A new two-story, 70,000-square-foot maintenance facility on 17-acres is under construction by the Port of Long Beach (POLB), with plans for a vehicle storage canopy, materials storage building, and central plant.
Challenge: The project site was reclaimed from the Pacific Ocean in early 1950, using hydraulic (dredged) potentially compressible fill. The remnants of a rock dike and dumped construction rubble were also found within the hydraulic fill. Prior to construction, geotechnical uncertainties emerged in this seismically active environment, including high potential for liquefaction and seismic-induced settlement.
Solution: Kleinfelder performed various studies to help POLB plan for site demolition, utility removal, and remediation of soil contamination, while locating buildings to mitigate interferences from buried rock dikes and rubble fills. To address the impacts of soil liquefaction, and considering the buried rock/rubble and proximity of existing structure and underground oil lines, a comprehensive study was performed to develop recommendations for ground improvements using Deep Dynamic Compaction (DDC). The study included geotechnical investigation, a full scale pilot test, and monitoring/testing during DDC implementation.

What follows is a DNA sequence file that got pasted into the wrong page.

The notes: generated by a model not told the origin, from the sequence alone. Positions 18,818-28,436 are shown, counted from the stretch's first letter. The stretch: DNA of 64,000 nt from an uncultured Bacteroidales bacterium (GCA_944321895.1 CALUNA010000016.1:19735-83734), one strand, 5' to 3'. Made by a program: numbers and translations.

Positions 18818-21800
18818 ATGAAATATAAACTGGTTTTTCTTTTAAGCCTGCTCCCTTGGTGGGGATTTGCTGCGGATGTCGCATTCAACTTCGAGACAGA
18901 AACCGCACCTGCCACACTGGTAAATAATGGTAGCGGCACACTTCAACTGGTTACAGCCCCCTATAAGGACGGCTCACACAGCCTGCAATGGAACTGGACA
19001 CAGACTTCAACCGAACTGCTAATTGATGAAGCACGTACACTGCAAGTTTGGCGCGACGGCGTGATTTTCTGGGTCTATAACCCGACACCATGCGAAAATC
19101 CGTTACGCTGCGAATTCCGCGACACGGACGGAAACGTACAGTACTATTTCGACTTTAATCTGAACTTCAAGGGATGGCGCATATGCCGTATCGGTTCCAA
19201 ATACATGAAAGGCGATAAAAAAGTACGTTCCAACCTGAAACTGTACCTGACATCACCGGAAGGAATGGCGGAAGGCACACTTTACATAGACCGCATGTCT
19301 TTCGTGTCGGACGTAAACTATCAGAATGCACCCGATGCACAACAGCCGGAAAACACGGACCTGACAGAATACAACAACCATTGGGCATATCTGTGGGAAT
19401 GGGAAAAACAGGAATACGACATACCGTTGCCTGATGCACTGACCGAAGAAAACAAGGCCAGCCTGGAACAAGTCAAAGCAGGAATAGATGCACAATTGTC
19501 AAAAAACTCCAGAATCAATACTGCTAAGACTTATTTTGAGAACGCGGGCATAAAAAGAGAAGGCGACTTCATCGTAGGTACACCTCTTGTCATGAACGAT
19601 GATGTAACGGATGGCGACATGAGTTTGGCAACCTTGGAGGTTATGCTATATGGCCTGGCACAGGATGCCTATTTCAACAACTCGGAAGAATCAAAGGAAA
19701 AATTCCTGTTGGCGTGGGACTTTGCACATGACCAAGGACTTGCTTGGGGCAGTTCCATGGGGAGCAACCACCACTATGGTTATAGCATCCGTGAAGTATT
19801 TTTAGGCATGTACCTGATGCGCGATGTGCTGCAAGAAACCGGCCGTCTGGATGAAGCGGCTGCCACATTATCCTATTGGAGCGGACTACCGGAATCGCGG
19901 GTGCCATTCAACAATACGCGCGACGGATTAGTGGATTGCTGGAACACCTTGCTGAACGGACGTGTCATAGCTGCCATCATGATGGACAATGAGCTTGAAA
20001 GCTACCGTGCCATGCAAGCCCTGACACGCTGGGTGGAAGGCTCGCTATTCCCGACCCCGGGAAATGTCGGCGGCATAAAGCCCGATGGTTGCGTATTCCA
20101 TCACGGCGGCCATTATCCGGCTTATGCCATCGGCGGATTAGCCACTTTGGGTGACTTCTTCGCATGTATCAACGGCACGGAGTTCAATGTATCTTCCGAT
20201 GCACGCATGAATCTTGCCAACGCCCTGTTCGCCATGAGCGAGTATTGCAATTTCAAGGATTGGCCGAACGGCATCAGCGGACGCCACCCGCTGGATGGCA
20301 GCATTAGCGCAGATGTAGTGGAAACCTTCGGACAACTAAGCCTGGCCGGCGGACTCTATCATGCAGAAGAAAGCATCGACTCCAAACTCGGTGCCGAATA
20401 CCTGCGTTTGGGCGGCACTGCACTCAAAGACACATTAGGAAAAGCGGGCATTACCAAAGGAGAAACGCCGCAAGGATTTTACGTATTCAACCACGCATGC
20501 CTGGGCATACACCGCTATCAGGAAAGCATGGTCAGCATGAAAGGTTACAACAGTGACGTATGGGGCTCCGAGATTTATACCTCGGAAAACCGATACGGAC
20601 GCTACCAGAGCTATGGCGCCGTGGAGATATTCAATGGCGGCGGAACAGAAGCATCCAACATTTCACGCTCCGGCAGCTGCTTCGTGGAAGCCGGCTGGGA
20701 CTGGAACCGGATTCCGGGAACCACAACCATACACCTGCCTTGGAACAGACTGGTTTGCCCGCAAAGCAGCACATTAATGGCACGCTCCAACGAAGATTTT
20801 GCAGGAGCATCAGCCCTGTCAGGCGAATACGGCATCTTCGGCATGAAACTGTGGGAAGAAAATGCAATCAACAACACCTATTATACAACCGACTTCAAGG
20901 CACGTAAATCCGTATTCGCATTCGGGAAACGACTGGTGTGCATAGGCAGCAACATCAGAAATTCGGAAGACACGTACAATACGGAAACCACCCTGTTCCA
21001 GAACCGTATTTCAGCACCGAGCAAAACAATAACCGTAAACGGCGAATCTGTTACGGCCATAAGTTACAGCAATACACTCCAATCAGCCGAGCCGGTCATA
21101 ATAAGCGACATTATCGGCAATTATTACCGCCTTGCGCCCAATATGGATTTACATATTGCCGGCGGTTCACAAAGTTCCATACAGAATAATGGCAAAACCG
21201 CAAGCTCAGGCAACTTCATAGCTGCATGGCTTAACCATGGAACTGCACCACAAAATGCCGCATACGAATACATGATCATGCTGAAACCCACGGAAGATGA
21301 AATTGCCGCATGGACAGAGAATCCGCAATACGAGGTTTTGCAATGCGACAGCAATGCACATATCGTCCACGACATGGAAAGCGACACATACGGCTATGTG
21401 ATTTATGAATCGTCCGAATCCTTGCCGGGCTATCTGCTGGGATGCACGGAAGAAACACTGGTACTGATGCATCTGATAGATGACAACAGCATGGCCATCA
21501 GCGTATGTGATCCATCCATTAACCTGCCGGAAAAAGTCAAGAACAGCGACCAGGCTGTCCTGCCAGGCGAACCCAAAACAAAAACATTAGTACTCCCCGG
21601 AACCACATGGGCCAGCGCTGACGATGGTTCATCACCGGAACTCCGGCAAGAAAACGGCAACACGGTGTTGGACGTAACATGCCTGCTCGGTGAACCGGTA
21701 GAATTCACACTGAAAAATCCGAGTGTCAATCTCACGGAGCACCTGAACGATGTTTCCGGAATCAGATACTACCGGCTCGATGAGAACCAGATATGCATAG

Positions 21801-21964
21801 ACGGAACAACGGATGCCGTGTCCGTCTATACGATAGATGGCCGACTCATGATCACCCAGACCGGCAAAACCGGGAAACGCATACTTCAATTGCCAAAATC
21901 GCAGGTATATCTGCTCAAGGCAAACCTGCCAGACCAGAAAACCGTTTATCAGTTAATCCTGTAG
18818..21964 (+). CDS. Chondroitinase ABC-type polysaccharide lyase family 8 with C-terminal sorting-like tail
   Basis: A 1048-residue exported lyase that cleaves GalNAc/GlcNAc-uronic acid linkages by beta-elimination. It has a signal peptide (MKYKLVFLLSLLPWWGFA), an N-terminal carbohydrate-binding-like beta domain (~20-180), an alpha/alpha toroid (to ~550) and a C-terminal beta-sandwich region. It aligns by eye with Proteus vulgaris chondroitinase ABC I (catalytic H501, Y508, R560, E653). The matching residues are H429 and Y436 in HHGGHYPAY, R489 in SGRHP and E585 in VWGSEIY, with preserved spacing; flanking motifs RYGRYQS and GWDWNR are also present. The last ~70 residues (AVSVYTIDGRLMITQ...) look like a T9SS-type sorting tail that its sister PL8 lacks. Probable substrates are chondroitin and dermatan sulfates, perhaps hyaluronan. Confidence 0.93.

Project Results: Kleinfelder’s recommendations should help POLB realize savings of $2 million in foundation construction, costs by utilizing shallow foundations and ground improvement techniques for the maintenance building, instead of driven piles. Our recommendations should save another $500,000 by processing and reusing concrete and asphalt from site demolition as base material and general fill.